The stress-dependent permeability of porous-fractured media is examined where principal stresses do not coincide with the principal permeabilities. This condition is the norm, and may arise when either flow is controlled at the local level due to the presence of inclined bedding partings or oblique fractures, or as a result of the evolving loading environment. Permeability response is controlled by shear and normal stiffnesses of fractures, frictional dilation coefficients, skeletal and grain modulii, initial permeabilities and stress state. For parameters representative of intact and fractured rocks, hydrostatic loading modes are shown to have the greatest effect in the pre-failure regime. Shear dilation effects are small, primarily controlled by the selected magnitudes of shear stiffnesses and dilation coefficients. The resulting stress-permeability relationships, which cover both fractured and intact media, are examined in a numerical study of fluid flow injected across the diameter of a cylindrical core with inclined fabric, subjected to various loading configurations. This is used to produce relationships that allow one to reduce flow test data in non-standard specimen geometries, where effective stress changes are simultaneously applied. These results confirm the significant impact of inclination of the rock fabric with respect to both flow and loading geometry on the evolving permeability field.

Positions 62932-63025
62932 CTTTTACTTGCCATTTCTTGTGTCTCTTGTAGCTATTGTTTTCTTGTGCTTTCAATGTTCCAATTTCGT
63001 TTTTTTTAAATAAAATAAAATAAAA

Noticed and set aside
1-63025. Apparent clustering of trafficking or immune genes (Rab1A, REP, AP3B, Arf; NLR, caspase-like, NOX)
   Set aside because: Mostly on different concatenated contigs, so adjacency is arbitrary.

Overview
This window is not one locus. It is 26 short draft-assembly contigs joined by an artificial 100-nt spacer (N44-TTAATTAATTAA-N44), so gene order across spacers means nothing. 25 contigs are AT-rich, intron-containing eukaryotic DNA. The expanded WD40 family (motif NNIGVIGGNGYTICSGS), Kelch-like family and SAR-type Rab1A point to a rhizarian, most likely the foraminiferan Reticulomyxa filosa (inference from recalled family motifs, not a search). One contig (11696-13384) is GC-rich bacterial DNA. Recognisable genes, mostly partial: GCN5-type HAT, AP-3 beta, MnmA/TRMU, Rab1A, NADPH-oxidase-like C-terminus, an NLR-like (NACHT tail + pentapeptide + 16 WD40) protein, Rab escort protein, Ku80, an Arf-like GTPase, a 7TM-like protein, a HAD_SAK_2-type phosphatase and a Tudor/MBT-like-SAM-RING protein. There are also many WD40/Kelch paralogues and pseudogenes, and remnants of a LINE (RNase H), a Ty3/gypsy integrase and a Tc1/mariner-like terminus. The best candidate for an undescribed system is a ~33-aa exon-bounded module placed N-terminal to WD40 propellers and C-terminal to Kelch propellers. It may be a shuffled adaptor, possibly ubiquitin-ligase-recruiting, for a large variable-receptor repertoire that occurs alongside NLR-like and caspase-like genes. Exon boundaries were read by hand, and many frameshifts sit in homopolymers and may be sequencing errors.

All Science Journal Classification (ASJC) codes
- Civil and Structural Engineering
- Geotechnical Engineering and Engineering Geology